Federal Law > Discrimination Laws > Uniformed Services Employment and Reemployment Rights Act

Uniformed Services Employment and Reemployment Rights Act


Purpose. The Uniformed Services Employment and Reemployment Rights Act of 1994 (USERRA) clarifies and strengthens employment and reemployment rights of veterans and those who desire to serve in the military. The Act prohibits discrimination against persons because of their service in the uniformed services.1 Service in the uniformed services is defined to include active duty, active duty for training, initial active duty for training, inactive duty training, full-time National Guard duty, and a time for the purpose of an examination to determine the fitness of a person to perform any such duty.2 Persons who were dishonorably discharged are excluded.

Reemployment rights. Any person who is absent from employment due to service in the uniformed services is entitled to rights under the Act as long as advance verbal or written notice of such service was given to the employer, the length of all absences from that employer due to service in the uniformed services does not exceed five years, and the person timely submits an application for reemployment.3 The five year period has a number of exceptions defined in the Act.

Return to work. Generally, under the Act, if a person serves less than 31 days, the servicemember must return at the beginning of the next regularly scheduled work period on the first full day after release from service, taking into account safe travel home plus an 8 hour rest period. For service of more than 30 days but less than 181 days, the servicemember must submit an application for reemployment within 14 days of release from service. For service of more than 180 days, an application for reemployment must be submitted within 90 days of release from service.4

Reemployment positions. The USERRA generally provides that returning servicemembers be reemployed in the job they would have attained had they not been absent for military service, with the same seniority, status and pay. The USERRA also requires that reasonable efforts (such as training) be made that would enable returning servicemembers to refresh or upgrade their skills so they may qualify for reemployment.5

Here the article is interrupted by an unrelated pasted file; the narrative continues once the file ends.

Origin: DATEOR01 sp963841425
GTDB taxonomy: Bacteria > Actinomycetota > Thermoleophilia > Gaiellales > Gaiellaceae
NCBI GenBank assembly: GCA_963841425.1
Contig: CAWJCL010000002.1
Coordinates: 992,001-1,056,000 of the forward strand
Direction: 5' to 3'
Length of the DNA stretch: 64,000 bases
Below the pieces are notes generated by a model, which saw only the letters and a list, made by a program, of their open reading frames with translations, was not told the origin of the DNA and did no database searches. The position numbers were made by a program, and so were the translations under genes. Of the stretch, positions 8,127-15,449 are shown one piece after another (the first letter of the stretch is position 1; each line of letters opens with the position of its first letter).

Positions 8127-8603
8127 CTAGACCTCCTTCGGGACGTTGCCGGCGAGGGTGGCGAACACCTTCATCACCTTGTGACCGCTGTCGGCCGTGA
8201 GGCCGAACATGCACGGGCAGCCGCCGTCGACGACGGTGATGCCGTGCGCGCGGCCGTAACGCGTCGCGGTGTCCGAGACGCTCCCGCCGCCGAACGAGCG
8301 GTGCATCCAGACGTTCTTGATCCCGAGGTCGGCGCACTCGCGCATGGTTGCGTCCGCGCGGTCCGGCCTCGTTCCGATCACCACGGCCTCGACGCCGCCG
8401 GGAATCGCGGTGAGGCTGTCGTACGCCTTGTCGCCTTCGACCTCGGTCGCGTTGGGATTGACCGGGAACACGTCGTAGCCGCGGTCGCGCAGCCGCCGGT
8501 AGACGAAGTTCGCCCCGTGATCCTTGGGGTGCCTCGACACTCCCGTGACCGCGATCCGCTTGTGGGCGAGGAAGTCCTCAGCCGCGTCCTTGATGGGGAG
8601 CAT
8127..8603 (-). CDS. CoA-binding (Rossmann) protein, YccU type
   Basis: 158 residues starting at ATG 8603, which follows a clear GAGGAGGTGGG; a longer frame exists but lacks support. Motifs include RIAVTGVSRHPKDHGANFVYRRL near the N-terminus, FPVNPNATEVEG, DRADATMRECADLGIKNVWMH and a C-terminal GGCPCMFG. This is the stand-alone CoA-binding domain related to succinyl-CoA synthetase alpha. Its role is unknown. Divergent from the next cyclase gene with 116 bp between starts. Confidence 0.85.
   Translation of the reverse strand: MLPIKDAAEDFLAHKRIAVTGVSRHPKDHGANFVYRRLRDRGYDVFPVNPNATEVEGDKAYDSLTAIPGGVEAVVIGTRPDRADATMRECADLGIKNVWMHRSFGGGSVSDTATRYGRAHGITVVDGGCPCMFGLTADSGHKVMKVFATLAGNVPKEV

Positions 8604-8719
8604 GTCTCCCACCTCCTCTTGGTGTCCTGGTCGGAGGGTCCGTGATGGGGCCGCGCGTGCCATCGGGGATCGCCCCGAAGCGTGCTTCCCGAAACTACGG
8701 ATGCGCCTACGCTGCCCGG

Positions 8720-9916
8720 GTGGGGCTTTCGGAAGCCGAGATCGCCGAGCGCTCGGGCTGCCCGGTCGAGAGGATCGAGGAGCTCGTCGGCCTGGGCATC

Discharge for just cause.
The Act also provides that a person whose period of service exceeds 180 days cannot be discharged upon reemployment, except for cause within one year after reemployment. If the service period was from 31 to 180 days, the person cannot be discharged except for cause for a period of 180 days after reemployment.6 A qualified person may also receive any paid vacation or leave accrued prior to service.7

Health and pension plans.
USERRA protects the health and pension benefits of qualified persons under the Act. Individuals performing military duty of more than 30 days may elect to continue employer-sponsored health care for up to 18 months. However, they may be required to pay up to 102 percent of premium.8 The Act also protects pension benefits and provides that military service is also service for the employer for purposes of determining accrual of benefits under the plan.9

Enforcement and remedies. The Department of Labor through the Veterans' Employment and Training Service provides assistance to persons protected under the Act. Claims of violations of the Act can be made through the Department of Justice or by private action.10 If violations are willful under the Act, the individual may receive liquidated as well as lost wages and benefits. In addition, reasonable attorney fees and expenses may be recovered.11

New USERRA Notice of Rights and Benefits Now Available for Employers to Download and Post

U.S. Secretary of Labor Elaine L. Chao announced on March 10, 2005, that a notice in poster format explaining the rights of employees under the Uniformed Services Employment and Reemployment Rights Act (USERRA) is now available for employers to download from the Department of Labor (DOL) Web site.

The Veterans Benefits Improvement Act, enacted by Congress in December 2004, mandates that employers provide the notice to "all persons entitled to rights and benefits under USERRA."

Employers may meet this obligation by posting the notice in a prominent place where employees customarily check for such information.

USERRA protects the job rights of individuals who voluntarily or involuntarily leave employment positions to undertake military service. The law also prohibits employers from discriminating against past and present members of the uniformed services and applicants to the uniformed services.

The USERRA poster is now available in PDF format at http://www.dol.gov/vets/programs/userra/USERRA_Private.pdf. Employers can obtain detailed information about USERRA by calling 1-866-4-USA-DOL or by visiting http://www.dol.gov/vets/programs/userra/.


  1. 38 U.S.C. §§4301 et seq.

  2. 38 U.S.C. §4303(13).

  3. 38 U.S.C. §4312.
  4. 38 U.S.C. §4312(e)(1).

  5. . 38 U.S.C. §4313 and §4316.

  6. 38 U.S.C. §4316(c).

  7. 38 U.S.C. 4316(d).

  8. 38 U.S.C. §4317.
  9. 38 U.S.C. §4318.

  10. 38 U.S.C. §§4321-4323.

  11. 38 U.S.C. §4323(c).
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